10 Tips for Creating a More Organised Filing System

Open notebook with hand drawn sketches on one page, and a heading reading "10 tips for creating a more organised filing system" on the other page.

Rogue files are saved all over the place, you spend ages trying to find documents that you know you created or saved previously but they’re no where to be found, and you have numerous documents that you have no idea what they even are. Sound familiar? If so, then perhaps your filing system needs an overhaul. 

File management is actually a pretty common thing that business owners struggle with. I’ve certainly seen my share of out of control filing systems in my time! I get it, file organisation is not high on the priority list for most people, so it doesn’t take long before things start getting out of control. 

But don’t worry, it is possible to restore structure and order to your chaotic filing system and save yourself from despair every time you open your computer.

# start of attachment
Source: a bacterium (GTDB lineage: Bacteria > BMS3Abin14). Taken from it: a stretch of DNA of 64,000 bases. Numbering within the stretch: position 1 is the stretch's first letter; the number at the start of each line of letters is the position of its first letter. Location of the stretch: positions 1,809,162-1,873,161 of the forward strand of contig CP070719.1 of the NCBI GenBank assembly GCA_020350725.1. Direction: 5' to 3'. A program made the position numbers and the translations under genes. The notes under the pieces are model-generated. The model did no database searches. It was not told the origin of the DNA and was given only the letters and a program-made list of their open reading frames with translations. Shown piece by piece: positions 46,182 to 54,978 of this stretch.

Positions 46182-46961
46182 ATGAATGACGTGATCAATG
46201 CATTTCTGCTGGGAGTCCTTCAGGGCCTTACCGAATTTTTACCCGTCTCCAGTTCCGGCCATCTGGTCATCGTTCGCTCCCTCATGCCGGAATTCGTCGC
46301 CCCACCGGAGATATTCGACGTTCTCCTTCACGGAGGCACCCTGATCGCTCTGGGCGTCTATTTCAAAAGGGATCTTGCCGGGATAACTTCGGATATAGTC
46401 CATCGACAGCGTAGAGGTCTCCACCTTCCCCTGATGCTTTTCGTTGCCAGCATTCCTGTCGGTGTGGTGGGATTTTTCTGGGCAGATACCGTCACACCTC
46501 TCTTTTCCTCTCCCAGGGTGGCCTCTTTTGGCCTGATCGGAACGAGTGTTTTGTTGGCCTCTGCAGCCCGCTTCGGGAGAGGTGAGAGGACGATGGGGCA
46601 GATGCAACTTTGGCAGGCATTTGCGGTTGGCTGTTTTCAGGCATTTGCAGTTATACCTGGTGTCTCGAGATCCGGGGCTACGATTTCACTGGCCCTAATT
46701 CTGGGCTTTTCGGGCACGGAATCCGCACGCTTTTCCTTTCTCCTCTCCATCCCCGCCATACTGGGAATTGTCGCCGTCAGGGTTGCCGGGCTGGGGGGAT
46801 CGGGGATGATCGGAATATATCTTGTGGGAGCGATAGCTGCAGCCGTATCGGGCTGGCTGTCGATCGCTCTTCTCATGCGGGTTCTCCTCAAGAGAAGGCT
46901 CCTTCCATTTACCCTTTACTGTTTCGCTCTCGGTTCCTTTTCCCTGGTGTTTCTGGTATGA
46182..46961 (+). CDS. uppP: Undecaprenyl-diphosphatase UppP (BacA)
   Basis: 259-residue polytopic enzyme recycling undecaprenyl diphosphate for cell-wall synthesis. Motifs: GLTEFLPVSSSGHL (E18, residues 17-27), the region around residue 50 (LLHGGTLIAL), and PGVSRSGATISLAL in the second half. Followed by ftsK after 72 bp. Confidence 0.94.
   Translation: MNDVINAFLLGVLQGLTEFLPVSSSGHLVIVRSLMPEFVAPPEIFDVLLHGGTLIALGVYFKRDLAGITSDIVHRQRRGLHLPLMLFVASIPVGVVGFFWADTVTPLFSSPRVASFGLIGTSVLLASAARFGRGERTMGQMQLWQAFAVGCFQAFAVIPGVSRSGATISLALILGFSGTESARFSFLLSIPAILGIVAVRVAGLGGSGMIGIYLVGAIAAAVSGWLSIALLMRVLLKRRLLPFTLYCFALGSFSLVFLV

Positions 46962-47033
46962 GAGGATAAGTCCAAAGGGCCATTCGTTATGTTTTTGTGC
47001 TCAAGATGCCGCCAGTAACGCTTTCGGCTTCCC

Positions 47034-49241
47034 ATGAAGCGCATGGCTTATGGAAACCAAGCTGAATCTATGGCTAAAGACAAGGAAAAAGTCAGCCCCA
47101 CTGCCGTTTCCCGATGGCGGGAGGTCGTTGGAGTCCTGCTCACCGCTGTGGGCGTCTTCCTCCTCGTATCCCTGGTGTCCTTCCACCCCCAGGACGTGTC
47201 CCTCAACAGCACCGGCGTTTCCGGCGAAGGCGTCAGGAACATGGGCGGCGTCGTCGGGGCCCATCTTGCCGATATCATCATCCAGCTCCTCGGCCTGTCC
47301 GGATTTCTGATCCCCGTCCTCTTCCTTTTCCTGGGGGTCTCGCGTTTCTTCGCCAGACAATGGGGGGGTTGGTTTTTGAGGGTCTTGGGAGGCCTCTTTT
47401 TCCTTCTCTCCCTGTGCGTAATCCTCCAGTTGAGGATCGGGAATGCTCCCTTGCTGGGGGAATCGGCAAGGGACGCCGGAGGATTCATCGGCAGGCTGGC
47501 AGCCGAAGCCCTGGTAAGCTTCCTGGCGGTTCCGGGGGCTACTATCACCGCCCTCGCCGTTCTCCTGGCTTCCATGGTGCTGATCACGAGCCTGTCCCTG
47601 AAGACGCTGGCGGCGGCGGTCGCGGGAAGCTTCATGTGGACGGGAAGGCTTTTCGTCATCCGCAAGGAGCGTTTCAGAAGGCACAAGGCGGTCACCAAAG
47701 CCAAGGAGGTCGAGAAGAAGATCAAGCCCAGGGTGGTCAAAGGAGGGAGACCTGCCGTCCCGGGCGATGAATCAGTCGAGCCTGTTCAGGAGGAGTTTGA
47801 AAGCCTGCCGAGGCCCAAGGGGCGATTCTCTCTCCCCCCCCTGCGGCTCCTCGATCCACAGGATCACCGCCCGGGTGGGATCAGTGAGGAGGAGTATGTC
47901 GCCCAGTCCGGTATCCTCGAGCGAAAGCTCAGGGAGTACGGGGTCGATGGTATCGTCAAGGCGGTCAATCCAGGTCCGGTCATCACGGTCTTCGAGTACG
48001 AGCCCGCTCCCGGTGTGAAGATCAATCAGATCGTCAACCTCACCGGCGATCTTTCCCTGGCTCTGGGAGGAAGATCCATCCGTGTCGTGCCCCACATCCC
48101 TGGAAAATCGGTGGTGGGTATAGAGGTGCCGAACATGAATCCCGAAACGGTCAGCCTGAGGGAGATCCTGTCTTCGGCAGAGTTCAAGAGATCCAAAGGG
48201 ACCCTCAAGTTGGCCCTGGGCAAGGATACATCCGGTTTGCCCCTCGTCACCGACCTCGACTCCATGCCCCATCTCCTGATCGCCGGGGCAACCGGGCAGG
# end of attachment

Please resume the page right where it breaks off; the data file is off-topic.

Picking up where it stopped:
I’ve had a number of clients wanting me to help sort out their electronic filing systems lately, so I thought I’d put together some tips for others looking to give their filing system an overhaul. 

Depending on the size of your filing system (and how long it has been neglected for), this is likely to be a time consuming task. Unfortunately there are no shortcuts here, but don’t let that put you off. I assure you, the effort is worth it as it will actually save you time (and your sanity) in the long run. 

And once you have tidied everything up and you have a good system in place, you’ll find that it’s much easier to maintain. The following tips will help to make the process as pain free as possible.